June 16-17, 2009
We had time for just one more stop before our China visa expired. From Kunming we headed southwest to the town of Yuanyang, to see the famous rice terraces there.
The bus dropped us off in Yuanyang’s old town (Xinjie). A few touts were waiting there, hoping to convince us to stay in their hotel. One of these guys, who goes by the name “A”, succeeded, and took us to the Photographer’s Hotel. This hotel is pretty isolated, so the plus is that it’s quiet and the minus is that there’s only one restaurant (the hotel’s) and nothing else to do. Also, on the plus side, the hotel is situated in a really good place, in the middle between all the good terrace viewing sites. On the other hand it had a bad moldy smell, not surprising considering all the rain that falls there.
Anyhow, people come to Yuanyang to see the green terraced hills. The place is very popular with photographers who attempt to get interesting shots at sunrise and sunset. Pnina and I had seen a lot of rice terraces by this point in our trip, but the terraces here around Yuanyang are really special. There are many viewpoints around Yuanyang, so you can easily spend several days here going from one to another. But with our short time Pnina and I only got a chance to see one of them, a place called Bada. Our hotel manager, A, took us there for 20 yuan each, and the plus was that he knew a good spot for photos that didn’t require paying the 30 yuan entrance fee most people pay at a certain white house with a viewing platform. Bada is supposed to be the best place for sunsets, but when we were there it was too cloudy to get a decent sunset photo. Still, the hills here were undeniably beautiful.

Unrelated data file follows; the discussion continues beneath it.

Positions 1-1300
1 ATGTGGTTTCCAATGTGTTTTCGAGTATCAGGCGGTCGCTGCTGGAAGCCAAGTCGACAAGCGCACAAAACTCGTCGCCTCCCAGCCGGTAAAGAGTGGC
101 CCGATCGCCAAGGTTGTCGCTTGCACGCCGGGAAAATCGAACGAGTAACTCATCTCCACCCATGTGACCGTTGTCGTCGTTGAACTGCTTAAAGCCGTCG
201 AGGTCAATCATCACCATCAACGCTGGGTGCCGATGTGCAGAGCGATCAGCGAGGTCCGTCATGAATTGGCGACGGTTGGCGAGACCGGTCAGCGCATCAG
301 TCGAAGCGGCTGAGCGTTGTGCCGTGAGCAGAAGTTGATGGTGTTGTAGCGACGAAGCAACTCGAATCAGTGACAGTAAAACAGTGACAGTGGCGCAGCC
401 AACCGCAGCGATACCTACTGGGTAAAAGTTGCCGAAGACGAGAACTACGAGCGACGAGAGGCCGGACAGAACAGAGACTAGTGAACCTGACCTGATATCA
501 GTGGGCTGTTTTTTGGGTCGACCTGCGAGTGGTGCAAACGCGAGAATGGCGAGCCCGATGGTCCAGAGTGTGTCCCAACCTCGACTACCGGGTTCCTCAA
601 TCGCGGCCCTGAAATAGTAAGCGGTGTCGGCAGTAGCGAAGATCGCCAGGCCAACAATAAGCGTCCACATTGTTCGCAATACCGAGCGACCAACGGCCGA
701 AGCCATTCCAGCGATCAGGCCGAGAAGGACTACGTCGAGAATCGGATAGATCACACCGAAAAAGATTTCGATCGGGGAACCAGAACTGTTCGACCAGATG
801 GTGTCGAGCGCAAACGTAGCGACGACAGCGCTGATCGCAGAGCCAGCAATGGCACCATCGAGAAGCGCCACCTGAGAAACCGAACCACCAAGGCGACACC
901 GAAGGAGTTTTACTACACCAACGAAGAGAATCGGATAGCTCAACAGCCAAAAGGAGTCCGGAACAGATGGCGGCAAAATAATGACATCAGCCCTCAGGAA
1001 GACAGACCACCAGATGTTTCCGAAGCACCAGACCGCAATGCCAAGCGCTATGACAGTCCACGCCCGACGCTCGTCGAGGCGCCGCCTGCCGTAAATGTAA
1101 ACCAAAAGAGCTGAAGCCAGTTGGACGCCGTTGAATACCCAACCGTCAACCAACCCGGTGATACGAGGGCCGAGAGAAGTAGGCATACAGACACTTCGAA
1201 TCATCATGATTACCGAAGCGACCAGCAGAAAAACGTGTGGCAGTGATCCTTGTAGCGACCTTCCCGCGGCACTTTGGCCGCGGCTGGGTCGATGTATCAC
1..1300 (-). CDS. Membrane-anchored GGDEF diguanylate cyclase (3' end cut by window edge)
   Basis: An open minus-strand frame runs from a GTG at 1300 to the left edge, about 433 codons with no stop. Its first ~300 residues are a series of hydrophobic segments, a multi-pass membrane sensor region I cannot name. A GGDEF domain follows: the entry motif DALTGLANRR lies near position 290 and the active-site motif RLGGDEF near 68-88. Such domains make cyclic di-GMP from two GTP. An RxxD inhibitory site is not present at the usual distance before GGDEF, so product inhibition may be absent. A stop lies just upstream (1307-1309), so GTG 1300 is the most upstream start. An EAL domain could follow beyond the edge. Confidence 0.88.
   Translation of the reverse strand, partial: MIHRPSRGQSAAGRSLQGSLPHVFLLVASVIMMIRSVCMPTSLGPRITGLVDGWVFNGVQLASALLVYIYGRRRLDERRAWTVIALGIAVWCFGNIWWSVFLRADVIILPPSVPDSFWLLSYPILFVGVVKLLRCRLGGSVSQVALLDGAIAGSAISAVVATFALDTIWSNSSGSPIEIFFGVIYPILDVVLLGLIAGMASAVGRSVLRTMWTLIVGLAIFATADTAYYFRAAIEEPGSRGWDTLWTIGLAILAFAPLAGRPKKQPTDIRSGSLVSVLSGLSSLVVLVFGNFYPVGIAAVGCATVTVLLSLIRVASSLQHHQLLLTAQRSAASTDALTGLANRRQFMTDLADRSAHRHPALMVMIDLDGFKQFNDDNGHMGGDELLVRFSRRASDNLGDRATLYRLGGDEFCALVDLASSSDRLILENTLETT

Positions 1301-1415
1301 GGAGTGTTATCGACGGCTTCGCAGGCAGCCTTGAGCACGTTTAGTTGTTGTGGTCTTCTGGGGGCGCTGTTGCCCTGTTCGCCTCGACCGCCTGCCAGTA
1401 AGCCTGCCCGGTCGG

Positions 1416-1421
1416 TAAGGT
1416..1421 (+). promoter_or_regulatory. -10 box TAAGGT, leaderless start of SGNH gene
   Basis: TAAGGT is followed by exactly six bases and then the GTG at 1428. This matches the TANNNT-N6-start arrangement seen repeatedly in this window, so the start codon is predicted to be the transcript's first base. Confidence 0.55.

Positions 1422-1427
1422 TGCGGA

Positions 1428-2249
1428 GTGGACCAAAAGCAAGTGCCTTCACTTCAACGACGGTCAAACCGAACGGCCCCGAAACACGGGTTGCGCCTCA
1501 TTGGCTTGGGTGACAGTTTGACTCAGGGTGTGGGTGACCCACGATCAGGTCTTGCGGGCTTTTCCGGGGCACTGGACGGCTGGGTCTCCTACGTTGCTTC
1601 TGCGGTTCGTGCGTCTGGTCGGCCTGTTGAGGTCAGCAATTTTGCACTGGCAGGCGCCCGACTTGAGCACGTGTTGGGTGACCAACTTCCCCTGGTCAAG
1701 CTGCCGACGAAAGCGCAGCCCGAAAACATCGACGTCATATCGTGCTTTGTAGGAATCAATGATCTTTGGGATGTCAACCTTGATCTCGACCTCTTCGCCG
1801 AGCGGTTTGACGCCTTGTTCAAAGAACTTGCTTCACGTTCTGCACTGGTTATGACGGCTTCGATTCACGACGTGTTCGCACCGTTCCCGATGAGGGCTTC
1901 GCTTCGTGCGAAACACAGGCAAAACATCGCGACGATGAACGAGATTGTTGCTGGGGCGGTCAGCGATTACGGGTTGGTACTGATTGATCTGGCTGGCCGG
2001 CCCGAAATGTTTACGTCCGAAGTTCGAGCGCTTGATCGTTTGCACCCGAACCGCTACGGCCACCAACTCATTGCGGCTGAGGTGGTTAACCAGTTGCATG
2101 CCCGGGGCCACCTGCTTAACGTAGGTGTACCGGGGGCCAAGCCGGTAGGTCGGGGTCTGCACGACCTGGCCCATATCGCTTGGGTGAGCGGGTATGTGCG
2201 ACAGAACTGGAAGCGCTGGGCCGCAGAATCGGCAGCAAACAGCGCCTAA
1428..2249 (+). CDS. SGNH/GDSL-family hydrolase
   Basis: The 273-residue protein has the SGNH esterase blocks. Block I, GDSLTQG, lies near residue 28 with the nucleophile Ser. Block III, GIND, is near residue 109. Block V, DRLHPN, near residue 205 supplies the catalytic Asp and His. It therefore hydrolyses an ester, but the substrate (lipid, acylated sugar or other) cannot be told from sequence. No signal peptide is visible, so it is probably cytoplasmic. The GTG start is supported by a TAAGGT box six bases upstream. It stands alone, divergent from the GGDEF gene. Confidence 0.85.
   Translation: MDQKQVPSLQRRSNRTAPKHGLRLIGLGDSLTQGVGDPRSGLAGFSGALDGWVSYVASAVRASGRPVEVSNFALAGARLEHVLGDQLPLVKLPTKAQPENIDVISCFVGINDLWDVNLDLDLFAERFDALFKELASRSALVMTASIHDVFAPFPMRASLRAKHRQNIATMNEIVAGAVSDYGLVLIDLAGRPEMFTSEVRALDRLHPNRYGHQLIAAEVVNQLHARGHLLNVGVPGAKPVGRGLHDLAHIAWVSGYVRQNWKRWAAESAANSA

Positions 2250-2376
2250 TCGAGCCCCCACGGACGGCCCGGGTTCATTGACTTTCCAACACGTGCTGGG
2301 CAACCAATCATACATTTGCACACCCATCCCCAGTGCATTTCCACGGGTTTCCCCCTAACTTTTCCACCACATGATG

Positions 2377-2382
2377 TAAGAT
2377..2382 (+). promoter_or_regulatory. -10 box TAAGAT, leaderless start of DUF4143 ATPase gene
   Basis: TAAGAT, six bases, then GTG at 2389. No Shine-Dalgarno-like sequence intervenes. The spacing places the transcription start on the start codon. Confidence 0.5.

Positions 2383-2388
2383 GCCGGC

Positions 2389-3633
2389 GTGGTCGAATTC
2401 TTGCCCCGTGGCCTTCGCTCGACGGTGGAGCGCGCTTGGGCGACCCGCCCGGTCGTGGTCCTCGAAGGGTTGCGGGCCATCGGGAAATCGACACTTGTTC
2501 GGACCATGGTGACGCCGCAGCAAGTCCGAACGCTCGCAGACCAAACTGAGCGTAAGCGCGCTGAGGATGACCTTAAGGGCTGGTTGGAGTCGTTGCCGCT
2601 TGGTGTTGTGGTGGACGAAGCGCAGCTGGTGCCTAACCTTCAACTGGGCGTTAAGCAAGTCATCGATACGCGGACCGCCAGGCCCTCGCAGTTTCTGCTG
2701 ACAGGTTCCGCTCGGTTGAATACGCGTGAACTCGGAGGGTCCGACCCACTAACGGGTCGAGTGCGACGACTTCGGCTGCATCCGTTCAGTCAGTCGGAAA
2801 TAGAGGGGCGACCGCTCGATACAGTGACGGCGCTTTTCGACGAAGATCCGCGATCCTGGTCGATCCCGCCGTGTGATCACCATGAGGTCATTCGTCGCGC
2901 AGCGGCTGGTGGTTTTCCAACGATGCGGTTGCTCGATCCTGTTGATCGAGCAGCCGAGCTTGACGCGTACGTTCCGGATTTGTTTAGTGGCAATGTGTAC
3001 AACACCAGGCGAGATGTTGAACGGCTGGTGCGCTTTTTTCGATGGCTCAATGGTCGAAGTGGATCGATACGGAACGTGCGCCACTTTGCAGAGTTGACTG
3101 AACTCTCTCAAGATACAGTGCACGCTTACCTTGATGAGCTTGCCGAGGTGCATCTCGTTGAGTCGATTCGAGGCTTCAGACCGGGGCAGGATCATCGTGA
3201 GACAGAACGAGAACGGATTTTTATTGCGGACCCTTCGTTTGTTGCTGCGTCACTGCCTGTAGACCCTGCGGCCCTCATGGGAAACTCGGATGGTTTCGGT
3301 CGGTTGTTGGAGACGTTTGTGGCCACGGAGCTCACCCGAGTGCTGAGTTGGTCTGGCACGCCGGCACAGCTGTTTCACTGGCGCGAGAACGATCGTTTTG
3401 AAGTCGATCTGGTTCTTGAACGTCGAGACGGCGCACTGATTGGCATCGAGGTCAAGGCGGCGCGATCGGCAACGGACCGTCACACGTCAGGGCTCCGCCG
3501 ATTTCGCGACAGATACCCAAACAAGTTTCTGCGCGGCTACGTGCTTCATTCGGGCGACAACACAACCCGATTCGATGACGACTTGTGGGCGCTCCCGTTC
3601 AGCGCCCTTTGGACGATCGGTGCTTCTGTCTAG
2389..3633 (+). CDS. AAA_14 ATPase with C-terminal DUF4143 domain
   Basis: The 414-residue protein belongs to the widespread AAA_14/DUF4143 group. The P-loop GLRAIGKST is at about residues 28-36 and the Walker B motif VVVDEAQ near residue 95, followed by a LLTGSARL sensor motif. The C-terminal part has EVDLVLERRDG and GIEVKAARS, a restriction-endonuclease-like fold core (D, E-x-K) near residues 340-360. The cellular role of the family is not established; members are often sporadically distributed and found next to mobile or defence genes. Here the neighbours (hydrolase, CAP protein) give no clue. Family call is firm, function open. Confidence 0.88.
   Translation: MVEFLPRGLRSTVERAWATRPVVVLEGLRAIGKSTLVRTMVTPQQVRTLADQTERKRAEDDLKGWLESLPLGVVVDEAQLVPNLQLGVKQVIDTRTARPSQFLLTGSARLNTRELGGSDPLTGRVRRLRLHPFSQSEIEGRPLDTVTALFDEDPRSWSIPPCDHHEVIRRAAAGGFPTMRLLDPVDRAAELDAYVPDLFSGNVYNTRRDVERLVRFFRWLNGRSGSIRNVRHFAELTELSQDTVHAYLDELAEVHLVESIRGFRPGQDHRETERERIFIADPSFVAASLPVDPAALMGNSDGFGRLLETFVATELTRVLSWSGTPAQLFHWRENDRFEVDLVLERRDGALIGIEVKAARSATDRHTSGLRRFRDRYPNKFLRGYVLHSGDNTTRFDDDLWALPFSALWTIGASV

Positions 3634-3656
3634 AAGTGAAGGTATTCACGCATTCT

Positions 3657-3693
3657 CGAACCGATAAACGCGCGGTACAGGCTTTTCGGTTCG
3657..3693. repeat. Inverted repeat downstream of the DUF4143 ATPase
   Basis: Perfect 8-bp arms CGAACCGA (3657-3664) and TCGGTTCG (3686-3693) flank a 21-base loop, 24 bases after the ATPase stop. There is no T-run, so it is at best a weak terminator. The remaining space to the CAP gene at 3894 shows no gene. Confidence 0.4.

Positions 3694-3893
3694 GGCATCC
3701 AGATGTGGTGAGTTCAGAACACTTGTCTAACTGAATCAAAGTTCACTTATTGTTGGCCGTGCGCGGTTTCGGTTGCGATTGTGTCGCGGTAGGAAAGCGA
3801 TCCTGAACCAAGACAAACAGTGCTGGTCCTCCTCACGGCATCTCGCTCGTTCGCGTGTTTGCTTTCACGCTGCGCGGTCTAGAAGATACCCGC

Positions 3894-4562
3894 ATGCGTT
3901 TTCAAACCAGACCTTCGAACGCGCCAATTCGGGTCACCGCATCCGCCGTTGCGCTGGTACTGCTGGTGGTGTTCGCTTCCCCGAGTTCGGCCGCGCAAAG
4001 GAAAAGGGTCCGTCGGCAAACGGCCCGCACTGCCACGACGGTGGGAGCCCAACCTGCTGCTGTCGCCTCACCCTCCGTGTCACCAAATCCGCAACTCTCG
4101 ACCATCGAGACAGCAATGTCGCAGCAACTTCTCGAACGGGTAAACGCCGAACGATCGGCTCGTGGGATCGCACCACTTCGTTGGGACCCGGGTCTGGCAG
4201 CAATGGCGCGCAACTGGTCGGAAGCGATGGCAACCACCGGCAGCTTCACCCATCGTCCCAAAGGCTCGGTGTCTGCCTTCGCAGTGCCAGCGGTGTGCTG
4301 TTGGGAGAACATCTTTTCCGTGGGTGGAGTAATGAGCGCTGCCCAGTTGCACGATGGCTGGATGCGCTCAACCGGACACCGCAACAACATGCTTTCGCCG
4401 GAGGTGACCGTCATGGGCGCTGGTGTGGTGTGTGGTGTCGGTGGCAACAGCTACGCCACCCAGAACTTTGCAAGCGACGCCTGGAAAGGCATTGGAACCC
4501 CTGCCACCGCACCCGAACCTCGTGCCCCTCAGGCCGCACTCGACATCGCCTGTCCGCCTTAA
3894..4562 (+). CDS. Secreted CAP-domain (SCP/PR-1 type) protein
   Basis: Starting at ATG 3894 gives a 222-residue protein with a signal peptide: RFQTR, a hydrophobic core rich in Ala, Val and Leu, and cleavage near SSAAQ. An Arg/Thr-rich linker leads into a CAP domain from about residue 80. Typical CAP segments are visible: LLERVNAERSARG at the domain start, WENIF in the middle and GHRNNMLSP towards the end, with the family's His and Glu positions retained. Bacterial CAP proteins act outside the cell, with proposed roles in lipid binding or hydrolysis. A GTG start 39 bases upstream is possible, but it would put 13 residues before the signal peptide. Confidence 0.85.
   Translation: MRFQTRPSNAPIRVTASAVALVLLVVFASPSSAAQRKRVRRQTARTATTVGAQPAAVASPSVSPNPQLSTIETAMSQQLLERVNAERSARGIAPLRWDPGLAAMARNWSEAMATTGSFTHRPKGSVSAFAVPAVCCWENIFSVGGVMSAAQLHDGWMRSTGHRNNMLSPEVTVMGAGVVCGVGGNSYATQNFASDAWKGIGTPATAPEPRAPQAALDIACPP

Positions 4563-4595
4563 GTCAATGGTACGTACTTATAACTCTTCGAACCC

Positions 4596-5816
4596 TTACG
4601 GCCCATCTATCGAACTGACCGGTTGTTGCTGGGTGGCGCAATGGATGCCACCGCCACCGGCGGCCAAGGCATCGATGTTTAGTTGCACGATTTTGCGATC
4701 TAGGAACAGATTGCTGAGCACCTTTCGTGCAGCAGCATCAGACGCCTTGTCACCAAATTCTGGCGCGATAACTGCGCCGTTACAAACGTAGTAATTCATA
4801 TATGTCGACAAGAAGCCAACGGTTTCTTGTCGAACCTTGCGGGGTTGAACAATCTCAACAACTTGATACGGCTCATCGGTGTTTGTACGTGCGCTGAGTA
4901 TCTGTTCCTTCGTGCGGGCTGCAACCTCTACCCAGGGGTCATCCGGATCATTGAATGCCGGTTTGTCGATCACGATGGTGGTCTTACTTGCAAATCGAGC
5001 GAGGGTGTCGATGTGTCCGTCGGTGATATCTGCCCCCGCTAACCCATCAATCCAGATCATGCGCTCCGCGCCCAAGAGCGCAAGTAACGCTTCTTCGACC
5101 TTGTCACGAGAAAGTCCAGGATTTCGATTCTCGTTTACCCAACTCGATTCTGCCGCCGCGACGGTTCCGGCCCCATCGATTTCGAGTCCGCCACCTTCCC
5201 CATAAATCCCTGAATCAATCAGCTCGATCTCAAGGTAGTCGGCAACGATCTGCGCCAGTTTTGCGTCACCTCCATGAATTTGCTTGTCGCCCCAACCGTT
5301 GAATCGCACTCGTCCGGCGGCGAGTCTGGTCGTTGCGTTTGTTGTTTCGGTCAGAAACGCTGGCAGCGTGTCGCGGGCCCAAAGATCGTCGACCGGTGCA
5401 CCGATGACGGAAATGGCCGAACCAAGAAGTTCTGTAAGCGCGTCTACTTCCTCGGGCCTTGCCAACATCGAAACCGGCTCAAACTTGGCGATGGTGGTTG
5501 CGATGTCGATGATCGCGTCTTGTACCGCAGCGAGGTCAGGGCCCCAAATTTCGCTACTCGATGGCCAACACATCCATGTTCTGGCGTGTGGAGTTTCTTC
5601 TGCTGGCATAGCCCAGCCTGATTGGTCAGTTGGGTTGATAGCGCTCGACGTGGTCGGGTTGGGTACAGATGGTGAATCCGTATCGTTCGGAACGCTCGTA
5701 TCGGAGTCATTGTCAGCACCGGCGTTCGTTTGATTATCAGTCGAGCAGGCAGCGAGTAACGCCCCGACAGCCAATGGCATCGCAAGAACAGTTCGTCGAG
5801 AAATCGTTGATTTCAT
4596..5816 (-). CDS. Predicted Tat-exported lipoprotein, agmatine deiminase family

A map showing the different viewpoints around Yuanyang:
Pnina with our hotel’s manager (“A”), and another tourist, Ben. Ben is from England, but he’s been traveling and working on the road for the last ten years (!!). His main skill is as a chef, which he says is good for traveling because it’s easy enough to land a job as a chef in different parts of the world. But recently he worked doing office work for an energy company, mostly because he can earn so much more in the same amount of time:
The terraced hills, viewed from Bada during sunset:
Workers in the field below:
Another shot with splashes of sunlight pouring between clouds:
The next morning I woke up very early to try to see the sunrise in another spot further away, but the weather was bad, foggy and rainy, so I bailed. Instead Pnina and I slept in and started making our way to the Laos border. But I can definitely see us coming back to Yuanyang again.
We didn’t take this photo – it’s a shot we found on the wall a the Photographer’s Hotel. If you come to Bada in the right season (after harvest), the rice paddies are reflecting pools, clear of greenery. In some cases a red algae can accumulate in dense quantities under the surface: